Tuesday, March 24, 2015

And this was without drugs

On Sunday night, for the first time in over ten days, I didn't take the awesome cough syrup with codeine that has given me wonderful, cough-free nights (didn't remember until I was in bed, and the room was cold, while the bed was toasty warm...).

Rather the opposite of what you would think, an unmedicated sleep left me with some interesting dreams.

The one that has stuck with me since, while I can't remember all the details, was a bit different from what I usually end up with when my unconscious takes the driver's seat.

The setting was a music festival/workshop of sorts, though through the entire dream, only three people were present. I was incredibly excited, as I'd long been wanting to take guitar lessons with the particular musician who was supposed to be teaching (note: I do play guitar, so this wasn't all that far removed from reality).

The teacher, who morphed between looking like Vince Gill and Mario Batali (the orange crocs were a dead giveaway), was running around doing various different things. At the appointed time for the much anticipated lesson, Vince turned into Mario and had to scurry off to make lunch. There was no guarantee he would return (and morph back into Vince) for the lesson.

At this point, the third character intervened. He'd been there, in the background, the entire time, and I understood him to be some sort of assistant to the busy musician/chef. He suggested that to pass the time while waiting, we sing a duet of an old hymn.

He started playing, we started singing...it was the sweetest thing I'd ever heard. I wasn't sure I knew all the words to the second verse, but as soon as it came up, the words were just there. On to the third and last - I hated for it to end.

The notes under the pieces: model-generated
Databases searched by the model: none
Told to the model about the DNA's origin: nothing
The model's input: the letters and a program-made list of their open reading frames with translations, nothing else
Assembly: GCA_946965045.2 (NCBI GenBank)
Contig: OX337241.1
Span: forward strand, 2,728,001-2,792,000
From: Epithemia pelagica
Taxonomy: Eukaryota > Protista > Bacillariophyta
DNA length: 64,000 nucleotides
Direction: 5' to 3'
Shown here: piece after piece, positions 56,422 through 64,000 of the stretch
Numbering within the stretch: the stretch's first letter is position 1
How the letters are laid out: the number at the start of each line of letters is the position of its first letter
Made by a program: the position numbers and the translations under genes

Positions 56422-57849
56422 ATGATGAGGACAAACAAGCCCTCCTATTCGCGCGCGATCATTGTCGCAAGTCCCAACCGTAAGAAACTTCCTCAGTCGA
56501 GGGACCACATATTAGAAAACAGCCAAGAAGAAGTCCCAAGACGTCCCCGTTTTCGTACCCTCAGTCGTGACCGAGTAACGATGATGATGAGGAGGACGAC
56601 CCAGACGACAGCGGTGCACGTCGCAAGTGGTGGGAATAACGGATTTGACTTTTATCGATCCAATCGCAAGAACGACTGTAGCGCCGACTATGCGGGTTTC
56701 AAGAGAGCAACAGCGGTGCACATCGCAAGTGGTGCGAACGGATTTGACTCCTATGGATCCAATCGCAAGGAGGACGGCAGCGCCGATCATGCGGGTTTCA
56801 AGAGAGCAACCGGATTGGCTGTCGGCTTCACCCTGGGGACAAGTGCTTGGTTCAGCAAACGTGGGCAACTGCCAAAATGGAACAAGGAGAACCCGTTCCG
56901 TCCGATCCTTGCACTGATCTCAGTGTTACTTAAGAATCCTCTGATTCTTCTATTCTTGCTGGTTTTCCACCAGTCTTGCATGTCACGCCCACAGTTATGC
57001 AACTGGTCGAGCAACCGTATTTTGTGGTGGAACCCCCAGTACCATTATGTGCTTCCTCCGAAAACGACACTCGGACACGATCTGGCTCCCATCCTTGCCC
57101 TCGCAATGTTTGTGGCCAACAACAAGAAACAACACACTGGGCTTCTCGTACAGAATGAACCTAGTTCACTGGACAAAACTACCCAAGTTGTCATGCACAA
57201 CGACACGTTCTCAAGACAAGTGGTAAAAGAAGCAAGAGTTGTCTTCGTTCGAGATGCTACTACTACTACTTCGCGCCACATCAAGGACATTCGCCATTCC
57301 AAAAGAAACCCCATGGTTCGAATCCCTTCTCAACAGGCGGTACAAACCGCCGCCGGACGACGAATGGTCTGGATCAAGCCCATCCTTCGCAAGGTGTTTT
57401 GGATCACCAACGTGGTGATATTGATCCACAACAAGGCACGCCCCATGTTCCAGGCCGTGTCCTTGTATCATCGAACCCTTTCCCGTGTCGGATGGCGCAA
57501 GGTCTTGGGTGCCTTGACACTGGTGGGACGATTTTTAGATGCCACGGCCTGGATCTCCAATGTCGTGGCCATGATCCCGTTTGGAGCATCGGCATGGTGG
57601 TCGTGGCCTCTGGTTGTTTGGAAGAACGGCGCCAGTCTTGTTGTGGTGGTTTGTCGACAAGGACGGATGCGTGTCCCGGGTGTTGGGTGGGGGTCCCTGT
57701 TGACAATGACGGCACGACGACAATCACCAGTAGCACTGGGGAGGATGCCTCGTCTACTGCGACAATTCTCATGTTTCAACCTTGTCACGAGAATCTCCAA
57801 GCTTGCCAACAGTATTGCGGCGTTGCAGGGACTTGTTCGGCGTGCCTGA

And...that's when I woke up.

It's the hymn that's stuck with me. Every so often, the combination of musicians, music and the arrangement of the stars blesses you with a sublime, incandescent, heavenly performance, and this was one of them.

I'm left, however, with one little problem. For the life of me, I cannot remember what the hymn was. It was an actual, older church hymn, recognizable in real life, one for which I know most of the words (but apparently not the second verse). The title is just beyond the edges of my recall, and it is making me crazy. I knew it in the dream. It may be time to dig out the hymnal after work and see if I can find it.

Meanwhile, I'm hoping the presence of these kinds of dreams doesn't mean I'm still sick...this is the start of week four. The cough is mostly gone, though it is still periodically "productive", if you know what I mean. Still more tired than usual, though it's been improving.

Thursday, March 19, 2015

No satisfaction

For the last week, billboards have been popping up around town with the Rolling Stones' logo, teaser lyrics and the word "Thursday". Some teasers also seem to indicate this will be an outdoor show.

The last time the Stones were in town is ten years ago; the last time they played an outdoor venue in the area was almost two generations ago.

The buzz around town is that the venue isn't the 43,000-seat Miller Park. Alpine Valley, a nearby mega-concert park, is run by the arch rival of the Stones' promoter, so that is out. That leaves the Marcus stage at the Summerfest grounds - a paltry, 23,000-seat amphitheater. The Rolling Stones have long been a dream "get" for the ten day music festival.

Unfortunately, representatives for the band say the announcement has been postponed, citing issues with a nationwide ticketer.

While I've never been a fan, I'm at least familiar with the cultural force that the band has been. These days, you go to their concerts less to listen to a geriatric, out-of-tune band than for the "experience" of being at one of their concerts.

But is it really worth the almost prohibitively expensive, hard to procure ticket, the impossible parking and incredible crush of (most likely drunk, high, or geriatric themselves) people?